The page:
Monday, 4 June 2012

The wrong end of the building…

More accustomed to working in the basement of the University Tower Building, on Saturday Michael Bolik of Archive Services found himself on the roof of the building, preparing to descend 140 feet straight to the ground. He was taking part in a charity abseil to raise funds for Chest Heart and Stroke Scotland, which also gave him the opportunity to conquer one or two fears – such as a fear of heights! However, Michael had always had an odd desire to attempt abseiling, and when the leaflets advertising the event appeared his colleagues encouraged him to sign up. “I registered on the CHSS website and that was me committed,” said Michael. “And when people began to donate there was just no getting out of it.”

Michael confessed to feeling quite tense during the weeks leading up to the event each time he thought of actually standing on the roof of the Tower. Indeed, this turned out to be the most difficult moment of the whole experience. “The worst bit is climbing over the railing at the top and then leaning back,” Michael explained. “Then it becomes all about trust. We had been told a couple of times that abseiling is safer than crossing the road, but that was little comfort on the edge of the Tower roof leaning back at a 45 degree angle!” However, the team on hand to ensure that the abseil went smoothly were very professional and coached the participants at each stage, thus instilling a level of confidence. In fact, one of the most surprising things about the abseil was that it seemed to be over very quickly. “When I passed the Principal’s Office, which juts out of the building on the fourth floor I knew I was more than half way down,” said Michael.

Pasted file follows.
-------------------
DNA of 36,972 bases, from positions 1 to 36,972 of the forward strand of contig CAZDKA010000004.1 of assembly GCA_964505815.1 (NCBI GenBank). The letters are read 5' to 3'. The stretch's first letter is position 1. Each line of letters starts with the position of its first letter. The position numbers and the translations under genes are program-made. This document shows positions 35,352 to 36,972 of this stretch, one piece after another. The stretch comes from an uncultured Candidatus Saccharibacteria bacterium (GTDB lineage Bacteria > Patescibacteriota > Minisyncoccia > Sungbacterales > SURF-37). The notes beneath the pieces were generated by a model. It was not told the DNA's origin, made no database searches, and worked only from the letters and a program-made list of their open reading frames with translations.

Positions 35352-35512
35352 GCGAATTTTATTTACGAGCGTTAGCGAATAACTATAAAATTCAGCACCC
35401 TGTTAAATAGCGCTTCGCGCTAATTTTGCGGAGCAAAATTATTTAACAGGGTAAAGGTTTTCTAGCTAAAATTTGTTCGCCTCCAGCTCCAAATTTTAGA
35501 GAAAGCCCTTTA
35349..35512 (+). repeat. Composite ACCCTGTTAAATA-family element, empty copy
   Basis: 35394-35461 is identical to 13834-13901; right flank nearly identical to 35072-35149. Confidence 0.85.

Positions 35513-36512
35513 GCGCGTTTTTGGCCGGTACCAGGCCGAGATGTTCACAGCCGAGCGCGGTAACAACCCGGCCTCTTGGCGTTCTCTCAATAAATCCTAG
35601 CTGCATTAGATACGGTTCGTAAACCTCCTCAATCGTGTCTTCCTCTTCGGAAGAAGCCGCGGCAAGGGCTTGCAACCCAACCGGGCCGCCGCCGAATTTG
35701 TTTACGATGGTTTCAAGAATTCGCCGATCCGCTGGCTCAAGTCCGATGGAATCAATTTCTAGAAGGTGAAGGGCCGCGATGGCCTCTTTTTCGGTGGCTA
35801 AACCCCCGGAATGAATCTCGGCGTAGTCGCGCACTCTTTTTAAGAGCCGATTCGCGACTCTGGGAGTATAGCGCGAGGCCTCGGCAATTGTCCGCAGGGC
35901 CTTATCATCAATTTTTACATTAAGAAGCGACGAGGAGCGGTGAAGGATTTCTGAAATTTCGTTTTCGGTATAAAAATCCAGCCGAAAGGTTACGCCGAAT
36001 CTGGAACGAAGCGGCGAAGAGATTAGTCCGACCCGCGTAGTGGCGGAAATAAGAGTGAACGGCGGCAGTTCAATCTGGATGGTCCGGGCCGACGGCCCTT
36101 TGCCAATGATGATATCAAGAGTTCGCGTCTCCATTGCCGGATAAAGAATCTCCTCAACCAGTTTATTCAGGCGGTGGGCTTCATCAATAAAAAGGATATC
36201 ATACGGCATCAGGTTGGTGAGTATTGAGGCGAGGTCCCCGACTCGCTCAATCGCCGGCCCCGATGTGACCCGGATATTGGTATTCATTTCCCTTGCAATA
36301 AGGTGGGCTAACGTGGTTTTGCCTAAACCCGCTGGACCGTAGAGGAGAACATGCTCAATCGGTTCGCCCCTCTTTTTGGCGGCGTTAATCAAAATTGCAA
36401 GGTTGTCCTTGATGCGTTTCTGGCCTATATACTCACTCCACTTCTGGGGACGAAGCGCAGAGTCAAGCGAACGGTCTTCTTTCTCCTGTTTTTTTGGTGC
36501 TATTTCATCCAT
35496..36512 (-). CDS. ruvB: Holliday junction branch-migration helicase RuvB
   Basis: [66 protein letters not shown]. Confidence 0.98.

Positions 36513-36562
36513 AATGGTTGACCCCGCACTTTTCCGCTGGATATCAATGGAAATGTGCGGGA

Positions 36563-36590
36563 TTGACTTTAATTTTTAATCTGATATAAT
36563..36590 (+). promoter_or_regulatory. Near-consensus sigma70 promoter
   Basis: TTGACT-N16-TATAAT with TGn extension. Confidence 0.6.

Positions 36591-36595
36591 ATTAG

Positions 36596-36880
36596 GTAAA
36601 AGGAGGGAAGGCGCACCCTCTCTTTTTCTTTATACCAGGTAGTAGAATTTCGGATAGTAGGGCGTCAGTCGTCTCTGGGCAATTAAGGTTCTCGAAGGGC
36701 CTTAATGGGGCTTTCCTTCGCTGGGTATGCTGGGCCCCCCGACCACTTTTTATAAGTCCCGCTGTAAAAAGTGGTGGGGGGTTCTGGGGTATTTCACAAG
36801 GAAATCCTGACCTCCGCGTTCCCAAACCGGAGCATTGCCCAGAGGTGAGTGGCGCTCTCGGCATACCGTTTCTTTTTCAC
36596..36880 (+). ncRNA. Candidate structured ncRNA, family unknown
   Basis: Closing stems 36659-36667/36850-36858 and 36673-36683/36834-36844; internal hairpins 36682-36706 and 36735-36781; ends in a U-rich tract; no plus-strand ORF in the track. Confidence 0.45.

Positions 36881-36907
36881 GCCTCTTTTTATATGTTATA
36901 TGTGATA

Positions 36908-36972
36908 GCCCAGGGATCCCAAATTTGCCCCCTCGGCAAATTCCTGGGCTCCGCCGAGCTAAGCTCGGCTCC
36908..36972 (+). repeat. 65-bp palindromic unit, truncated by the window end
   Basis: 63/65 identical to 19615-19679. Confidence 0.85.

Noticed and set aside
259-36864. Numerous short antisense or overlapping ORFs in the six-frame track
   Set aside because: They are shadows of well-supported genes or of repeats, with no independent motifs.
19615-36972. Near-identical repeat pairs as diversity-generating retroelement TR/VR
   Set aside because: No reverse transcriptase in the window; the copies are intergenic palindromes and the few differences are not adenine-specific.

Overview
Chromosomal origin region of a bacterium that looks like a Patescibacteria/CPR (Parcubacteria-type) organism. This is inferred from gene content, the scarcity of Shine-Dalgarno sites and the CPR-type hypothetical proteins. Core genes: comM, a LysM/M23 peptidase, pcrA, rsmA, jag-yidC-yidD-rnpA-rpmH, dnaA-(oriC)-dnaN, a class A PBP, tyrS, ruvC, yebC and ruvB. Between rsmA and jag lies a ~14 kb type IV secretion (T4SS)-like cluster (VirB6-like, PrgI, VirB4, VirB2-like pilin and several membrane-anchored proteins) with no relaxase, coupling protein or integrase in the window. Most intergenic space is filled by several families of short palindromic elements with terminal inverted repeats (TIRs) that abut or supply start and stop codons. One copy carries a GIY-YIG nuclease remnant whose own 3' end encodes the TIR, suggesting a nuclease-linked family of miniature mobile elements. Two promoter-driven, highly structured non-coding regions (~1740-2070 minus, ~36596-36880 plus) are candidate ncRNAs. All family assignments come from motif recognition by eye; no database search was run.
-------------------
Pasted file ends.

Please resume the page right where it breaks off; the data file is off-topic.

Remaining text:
All in all it was a worthwhile experience and Michael’s family, friends, colleagues - and even complete strangers – donated generously to the charity. There is still time for last minute donations on Michael’s JustGiving page:

The acid test of the experience is whether or not Michael would ever contemplate abseiling again. His response to this question is “Definitely!”

(Photographs taken by Kenneth Baxter and Kristian Bolik)

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